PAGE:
My ideal state of mind for creating is when I am not completely in control and exterior forces are at work guiding my heart and hand without too much thought on my part. The Tao Te Ching is a great pocket text to return to for making sense of the moment; that everything is flowing with its own natural course and not to put up resistance in the face of the natural flow of all things. In this sense, nature has been my greatest friend and mentor, guiding me without effort, showing me without demands.

I certainly have a few techniques and disciplines that I regularly use to aid my practice and fertilise ideas. Meditation, Asana and Pranayama yoga are something I do daily, even if only for a few minutes. Walks over the moors always helps to clarify and shape thoughts. I like to spend time with the plants inside and outside. I take herbs as tinctures and teas regularly and I will try occasionally to take a small dose of psilocybin, as I find this can dissolve some barriers occasionally present in the path.

Having a child has really helped with focus and making windows of time count more each day, as there is that feeling of completely submitting to his eminence, basically, him and his mother are the best distractions going.

How is listening to the actual music and writing or reading about it connected? What do you achieve and draw from each experience personally? How do you see the relationship between improvisation and composition in this regard?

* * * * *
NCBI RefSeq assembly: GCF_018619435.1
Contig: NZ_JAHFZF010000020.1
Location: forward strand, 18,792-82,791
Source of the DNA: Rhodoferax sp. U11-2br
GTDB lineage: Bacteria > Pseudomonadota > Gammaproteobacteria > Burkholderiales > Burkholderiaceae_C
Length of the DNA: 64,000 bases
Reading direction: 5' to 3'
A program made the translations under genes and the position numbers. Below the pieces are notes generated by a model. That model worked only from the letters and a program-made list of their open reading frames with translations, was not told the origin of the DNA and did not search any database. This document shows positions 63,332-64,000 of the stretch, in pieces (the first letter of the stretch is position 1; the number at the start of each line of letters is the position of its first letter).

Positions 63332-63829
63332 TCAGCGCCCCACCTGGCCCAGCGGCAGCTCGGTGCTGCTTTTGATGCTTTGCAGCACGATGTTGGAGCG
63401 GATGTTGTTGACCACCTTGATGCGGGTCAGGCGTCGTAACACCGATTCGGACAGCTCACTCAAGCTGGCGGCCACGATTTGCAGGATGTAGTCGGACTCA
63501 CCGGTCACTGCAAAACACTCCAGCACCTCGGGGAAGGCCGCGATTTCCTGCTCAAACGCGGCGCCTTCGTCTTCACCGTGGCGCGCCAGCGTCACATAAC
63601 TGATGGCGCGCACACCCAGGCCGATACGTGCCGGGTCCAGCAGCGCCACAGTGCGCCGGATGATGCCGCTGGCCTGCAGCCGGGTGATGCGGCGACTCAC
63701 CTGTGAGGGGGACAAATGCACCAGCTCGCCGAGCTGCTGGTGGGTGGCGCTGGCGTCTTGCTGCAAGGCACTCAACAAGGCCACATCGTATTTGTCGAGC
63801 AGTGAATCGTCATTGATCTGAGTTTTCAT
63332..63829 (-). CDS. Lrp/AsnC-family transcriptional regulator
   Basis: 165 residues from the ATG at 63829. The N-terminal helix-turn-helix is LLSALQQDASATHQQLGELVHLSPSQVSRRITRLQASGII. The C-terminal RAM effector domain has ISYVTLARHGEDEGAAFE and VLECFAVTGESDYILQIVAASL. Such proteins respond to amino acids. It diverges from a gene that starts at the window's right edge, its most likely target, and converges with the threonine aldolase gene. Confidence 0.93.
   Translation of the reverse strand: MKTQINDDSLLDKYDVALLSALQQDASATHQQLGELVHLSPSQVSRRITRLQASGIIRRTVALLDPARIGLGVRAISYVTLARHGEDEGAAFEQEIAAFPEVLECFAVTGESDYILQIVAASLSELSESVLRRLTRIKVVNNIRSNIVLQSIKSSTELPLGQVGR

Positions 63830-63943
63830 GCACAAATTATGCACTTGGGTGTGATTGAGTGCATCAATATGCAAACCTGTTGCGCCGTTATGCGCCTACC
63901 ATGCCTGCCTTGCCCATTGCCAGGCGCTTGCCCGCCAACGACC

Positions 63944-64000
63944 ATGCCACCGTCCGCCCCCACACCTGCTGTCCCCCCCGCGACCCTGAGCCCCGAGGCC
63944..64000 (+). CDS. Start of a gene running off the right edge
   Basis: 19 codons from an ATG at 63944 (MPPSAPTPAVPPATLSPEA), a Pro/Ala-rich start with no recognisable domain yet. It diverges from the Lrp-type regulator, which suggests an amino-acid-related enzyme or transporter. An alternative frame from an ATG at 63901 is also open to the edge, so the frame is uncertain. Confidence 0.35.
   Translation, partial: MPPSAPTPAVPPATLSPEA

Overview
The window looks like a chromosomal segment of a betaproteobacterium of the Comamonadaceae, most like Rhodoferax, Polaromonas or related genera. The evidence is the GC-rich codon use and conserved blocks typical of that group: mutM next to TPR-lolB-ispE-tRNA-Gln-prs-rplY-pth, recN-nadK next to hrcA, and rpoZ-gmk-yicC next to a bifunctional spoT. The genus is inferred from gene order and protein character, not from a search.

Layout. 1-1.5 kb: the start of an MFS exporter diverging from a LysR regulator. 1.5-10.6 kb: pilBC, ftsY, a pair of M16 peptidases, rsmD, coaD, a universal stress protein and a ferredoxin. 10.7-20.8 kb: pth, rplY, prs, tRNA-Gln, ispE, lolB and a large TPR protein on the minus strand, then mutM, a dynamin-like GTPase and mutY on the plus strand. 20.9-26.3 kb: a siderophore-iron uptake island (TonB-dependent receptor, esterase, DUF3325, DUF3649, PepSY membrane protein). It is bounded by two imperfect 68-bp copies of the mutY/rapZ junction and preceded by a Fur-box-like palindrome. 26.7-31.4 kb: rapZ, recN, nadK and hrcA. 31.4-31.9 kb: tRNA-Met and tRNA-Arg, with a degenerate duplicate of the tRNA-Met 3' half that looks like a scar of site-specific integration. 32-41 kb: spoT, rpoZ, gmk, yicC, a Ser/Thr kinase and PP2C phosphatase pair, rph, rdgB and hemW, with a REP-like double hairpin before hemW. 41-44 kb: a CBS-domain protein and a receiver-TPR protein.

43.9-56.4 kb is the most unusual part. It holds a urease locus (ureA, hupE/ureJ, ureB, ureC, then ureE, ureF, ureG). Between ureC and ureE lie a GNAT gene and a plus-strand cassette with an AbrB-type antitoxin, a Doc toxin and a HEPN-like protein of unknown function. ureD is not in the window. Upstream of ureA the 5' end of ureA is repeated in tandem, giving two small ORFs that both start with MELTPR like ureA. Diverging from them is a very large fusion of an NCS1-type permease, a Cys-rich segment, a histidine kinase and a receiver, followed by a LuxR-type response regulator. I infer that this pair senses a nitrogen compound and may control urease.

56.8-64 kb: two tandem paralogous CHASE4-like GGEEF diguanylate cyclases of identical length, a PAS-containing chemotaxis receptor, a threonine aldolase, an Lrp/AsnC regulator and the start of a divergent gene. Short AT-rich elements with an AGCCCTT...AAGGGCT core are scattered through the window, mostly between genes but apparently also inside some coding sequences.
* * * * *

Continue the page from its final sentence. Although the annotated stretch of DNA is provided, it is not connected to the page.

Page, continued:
The majority of the projects involve very process-based ways of working at the location of interest. In that sense, the landscape or research material acts as a secondary composer to the recordings. Much of the time, instruments will be made or set up and played by exterior component. This might be aeolian instruments played by the coastal wind or an instrument played by a river or drips becoming indeterminate percussive beats on water drums. It’s always about letting the place take the lead, letting yourself go and be taken by it.

Essentially, it’s important to attempt some kind of honest collaboration and translation of the world.